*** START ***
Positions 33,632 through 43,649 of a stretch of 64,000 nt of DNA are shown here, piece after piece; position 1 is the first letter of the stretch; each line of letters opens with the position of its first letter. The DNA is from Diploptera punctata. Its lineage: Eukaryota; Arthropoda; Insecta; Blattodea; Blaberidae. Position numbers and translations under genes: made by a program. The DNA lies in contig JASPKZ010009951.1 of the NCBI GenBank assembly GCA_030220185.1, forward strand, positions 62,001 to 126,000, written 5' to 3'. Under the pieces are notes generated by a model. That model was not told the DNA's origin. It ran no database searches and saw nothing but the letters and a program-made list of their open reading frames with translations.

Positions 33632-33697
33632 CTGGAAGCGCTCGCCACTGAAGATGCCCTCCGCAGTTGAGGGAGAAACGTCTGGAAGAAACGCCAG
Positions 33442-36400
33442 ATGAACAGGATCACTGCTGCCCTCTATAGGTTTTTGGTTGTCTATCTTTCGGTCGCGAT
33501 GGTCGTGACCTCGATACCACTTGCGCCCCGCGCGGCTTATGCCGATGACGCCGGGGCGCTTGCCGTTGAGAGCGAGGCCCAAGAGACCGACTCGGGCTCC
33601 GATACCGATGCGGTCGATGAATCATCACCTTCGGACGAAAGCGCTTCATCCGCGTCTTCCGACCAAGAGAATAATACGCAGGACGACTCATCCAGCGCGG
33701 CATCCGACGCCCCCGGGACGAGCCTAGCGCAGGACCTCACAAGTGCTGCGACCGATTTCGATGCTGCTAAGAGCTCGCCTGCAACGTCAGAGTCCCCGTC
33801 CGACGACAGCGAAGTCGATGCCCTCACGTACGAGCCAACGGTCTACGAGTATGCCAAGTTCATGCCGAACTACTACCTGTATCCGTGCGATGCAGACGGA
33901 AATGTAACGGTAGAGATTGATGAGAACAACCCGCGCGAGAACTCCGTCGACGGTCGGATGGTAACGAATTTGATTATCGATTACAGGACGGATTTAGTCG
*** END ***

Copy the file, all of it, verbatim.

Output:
Positions 33,632 through 43,649 of a stretch of 64,000 nt of DNA are shown here, piece after piece; position 1 is the first letter of the stretch; each line of letters opens with the position of its first letter. The DNA is from Diploptera punctata. Its lineage: Eukaryota; Arthropoda; Insecta; Blattodea; Blaberidae. Position numbers and translations under genes: made by a program. The DNA lies in contig JASPKZ010009951.1 of the NCBI GenBank assembly GCA_030220185.1, forward strand, positions 62,001 to 126,000, written 5' to 3'. Under the pieces are notes generated by a model. That model was not told the DNA's origin. It ran no database searches and saw nothing but the letters and a program-made list of their open reading frames with translations.

Positions 33632-33697
33632 CTGGAAGCGCTCGCCACTGAAGATGCCCTCCGCAGTTGAGGGAGAAACGTCTGGAAGAAACGCCAG
Positions 33442-36400
33442 ATGAACAGGATCACTGCTGCCCTCTATAGGTTTTTGGTTGTCTATCTTTCGGTCGCGAT
33501 GGTCGTGACCTCGATACCACTTGCGCCCCGCGCGGCTTATGCCGATGACGCCGGGGCGCTTGCCGTTGAGAGCGAGGCCCAAGAGACCGACTCGGGCTCC
33601 GATACCGATGCGGTCGATGAATCATCACCTTCGGACGAAAGCGCTTCATCCGCGTCTTCCGACCAAGAGAATAATACGCAGGACGACTCATCCAGCGCGG
33701 CATCCGACGCCCCCGGGACGAGCCTAGCGCAGGACCTCACAAGTGCTGCGACCGATTTCGATGCTGCTAAGAGCTCGCCTGCAACGTCAGAGTCCCCGTC
33801 CGACGACAGCGAAGTCGATGCCCTCACGTACGAGCCAACGGTCTACGAGTATGCCAAGTTCATGCCGAACTACTACCTGTATCCGTGCGATGCAGACGGA
33901 AATGTAACGGTAGAGATTGATGAGAACAACCCGCGCGAGAACTCCGTCGACGGTCGGATGGTAACGAATTTGATTATCGATTACAGGACGGATTTAGTCG